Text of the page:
A report on parking in Ellesmere Port prepared by consultants for the borough’s proposed new approach reveals there are 2,416 parking spaces in the town centre.
Of these, 2,084 spaces (86%) are in the 16 publicly owned car parks with the remaining 332 spaces (14%) in the single privately owned parking area. In addition, there are 50 on-street parking bays.
Surveys suggest the provision of parking in the town is ‘disjointed’ with the heavily used central parking area ‘feeling more like a retail park’ it is said. In some areas parking does not meet demand.
There are ‘low levels’ of use at Wellington Road which is said to raise the question of whether it could be used more profitably such as a development site or potentially become staff car parking to free up space for shoppers and other town centre users.
On Whitby Road the lack of on-street parking is seen by some to be potentially damaging to the local businesses there.
Inadequate parking provision in the Civic Way area is described as limiting the possibilities to meet the needs of the proposed combined public services centre as multi million pound development plans ‘could change Ellesmere Port town centre considerably’.
Limited rail services at Ellesmere Port station compared with other Merseyrail lines reduces the attractiveness of Ellesmere Port as a park and ride site despite its ‘excellent’ location.
The quality of publicly owned car parks is described as ‘a concern’ in places.
The report acknowledges that charging for public car parks in Ellesmere Port ‘has been met with some public opposition’ although public parking generally is well used.
An ‘underlying perception’ that customers are travelling to Cheshire Oaks remains prevalent but it is suggested: “In reality the two centres provide very different retail offers and therefore attract different markets.”
Signage in Ellesmere Port indicates the appropriate car park according to the destination they serve but does not inform drivers of the number of spaces available.
In addition to site visits two consultations were held by the consultants and one meeting with borough council officers.
These found the lack of a management approach for car parks meant that some car parks in the town are heavily used while others are almost empty as there is no differentiation between long stay and short stay.
In general there is a lack of long stay for commuters.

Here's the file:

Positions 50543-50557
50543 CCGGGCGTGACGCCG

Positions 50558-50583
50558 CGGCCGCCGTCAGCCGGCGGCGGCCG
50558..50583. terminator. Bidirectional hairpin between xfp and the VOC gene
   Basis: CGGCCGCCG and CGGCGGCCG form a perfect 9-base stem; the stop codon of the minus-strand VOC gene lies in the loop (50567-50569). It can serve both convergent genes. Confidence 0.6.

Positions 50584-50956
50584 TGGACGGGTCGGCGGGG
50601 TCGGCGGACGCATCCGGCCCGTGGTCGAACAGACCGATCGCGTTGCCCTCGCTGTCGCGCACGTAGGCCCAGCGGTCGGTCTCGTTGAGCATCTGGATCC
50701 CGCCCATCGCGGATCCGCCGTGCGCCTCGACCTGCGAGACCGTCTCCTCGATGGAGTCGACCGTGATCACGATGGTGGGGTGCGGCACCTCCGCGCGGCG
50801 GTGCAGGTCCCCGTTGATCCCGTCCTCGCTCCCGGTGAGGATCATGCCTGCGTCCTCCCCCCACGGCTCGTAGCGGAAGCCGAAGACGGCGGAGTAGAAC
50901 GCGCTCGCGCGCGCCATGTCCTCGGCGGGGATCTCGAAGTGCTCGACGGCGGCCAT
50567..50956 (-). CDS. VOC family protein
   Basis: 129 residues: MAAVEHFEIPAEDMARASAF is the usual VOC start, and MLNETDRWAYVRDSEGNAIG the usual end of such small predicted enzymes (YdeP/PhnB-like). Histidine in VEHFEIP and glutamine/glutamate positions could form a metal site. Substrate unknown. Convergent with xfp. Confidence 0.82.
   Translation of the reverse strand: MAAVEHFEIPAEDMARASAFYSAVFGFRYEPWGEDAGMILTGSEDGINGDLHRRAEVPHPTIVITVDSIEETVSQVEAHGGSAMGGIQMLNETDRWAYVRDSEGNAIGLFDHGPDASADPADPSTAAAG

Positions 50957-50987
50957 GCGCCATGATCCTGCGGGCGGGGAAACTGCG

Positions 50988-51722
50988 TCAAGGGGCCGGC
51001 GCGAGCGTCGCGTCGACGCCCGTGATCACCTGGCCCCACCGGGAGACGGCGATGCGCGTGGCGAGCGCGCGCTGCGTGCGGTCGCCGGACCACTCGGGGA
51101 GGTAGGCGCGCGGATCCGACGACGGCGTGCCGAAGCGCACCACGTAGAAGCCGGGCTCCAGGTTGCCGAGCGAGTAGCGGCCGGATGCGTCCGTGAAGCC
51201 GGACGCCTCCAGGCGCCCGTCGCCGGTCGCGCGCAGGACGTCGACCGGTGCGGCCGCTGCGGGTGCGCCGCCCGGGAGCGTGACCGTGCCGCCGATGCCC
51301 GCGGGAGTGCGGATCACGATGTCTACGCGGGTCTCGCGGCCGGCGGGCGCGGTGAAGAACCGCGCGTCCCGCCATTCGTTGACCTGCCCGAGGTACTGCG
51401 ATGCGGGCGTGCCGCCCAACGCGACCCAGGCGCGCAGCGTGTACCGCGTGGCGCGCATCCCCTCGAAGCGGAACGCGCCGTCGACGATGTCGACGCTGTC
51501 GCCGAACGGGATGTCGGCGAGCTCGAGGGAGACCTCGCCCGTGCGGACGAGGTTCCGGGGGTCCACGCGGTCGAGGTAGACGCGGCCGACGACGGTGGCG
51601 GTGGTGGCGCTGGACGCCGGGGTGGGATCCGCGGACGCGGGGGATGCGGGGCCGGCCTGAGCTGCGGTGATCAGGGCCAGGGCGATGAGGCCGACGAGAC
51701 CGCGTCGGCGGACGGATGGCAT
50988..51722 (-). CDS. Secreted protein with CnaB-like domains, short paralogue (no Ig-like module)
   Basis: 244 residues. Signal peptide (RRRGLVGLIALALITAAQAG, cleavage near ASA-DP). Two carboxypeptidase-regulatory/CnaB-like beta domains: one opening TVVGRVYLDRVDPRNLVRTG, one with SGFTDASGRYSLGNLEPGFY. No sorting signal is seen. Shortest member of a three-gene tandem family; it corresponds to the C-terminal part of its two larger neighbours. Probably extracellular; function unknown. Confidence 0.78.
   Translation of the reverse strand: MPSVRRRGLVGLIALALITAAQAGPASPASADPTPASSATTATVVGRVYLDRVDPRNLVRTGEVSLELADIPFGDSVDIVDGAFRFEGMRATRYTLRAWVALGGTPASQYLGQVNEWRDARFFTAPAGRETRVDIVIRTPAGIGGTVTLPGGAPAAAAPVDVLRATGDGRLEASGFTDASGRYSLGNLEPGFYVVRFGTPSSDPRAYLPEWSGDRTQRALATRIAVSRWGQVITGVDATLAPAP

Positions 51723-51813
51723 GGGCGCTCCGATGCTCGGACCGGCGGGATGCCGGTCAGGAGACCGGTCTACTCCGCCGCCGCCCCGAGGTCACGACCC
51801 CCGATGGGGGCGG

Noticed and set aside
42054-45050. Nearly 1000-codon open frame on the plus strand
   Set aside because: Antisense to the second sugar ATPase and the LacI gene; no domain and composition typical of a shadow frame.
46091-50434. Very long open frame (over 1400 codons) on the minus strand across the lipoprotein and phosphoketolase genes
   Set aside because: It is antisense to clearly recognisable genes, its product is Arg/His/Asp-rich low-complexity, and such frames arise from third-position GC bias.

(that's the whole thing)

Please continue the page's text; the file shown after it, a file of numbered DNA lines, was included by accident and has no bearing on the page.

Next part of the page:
The existing charges for the central car parks are unpopular despite being ‘somewhat nominal’ and a lack of alternative payment methods beside coins is inconvenient.
Better road signage is needed with improved charge options catering for long and short stay trips, it is thought.
The use of automatic number plate recognition technology for enforcement with new ticket machines providing more convenient payment options would sufficiently raise the quality of the parking in the town it is suggested.
Overall there is a wide variety in both occupancy - from 100% at Whitby Hall and the Civic Centre to less than 20% at Wellington Road and McGarva Way - and average hourly prices which range from free to 70p per hour.
In Neston and Parkgate the consultants pointed out the borough only controls around a third of the publicly available parking in Neston creating difficulty in enforcing an overall approach.
A number of the car parks in the market town suffer from quality issues most notably Station Road, Chester Road and the Old Quay in Parkgate
Several car parks experience demand exceeding capacity including Tesco and School Lane during the week and School Lane and the library on a Saturday.
On-street parking in Beechways Drive was noted during a Saturday when the library car park was full.
Illegal on-street parking on double yellow lines is known to occur on the High Street.
On-street parking on The Parade in Parkgate was said to be ‘relatively high’ during the off-peak season and the consultants suggested that during the summer on-street parking is ‘unlikely to cater for the demand’ and will likely overflow on to surrounding residential streets.
Consultations and meetings with the borough in Neston and Parkgate found that generally there is good satisfaction with the quantity of car parking provision in Neston although there is limited on-street parking and small numbers of people prefer to park illegally on the High Street rather than in a car park.
There is little enforcement as a result of which illegal parking continues.
Quality and ease of access is a concern in car parks with narrow access and bays.
In Parkgate there are greater issues associated with tourism with no coach parking and insufficient general parking.
The lack of restrictions or charges along The Parade means high demand during seasonal periods and leads to overspill onto surrounding residential streets.
It is suggested some ‘small charge’ may be beneficial in the management of parking in the coastal resort but the general feeling is charges would be unpopular in Neston.
Signage is said to be ‘excessive’ in Neston and ‘inadequate’ in Parkgate both of which are confusing for users and visitors.
The borough council has drawn up a 15-year plan of investment and improvement in Cheshire West’s parking for approval.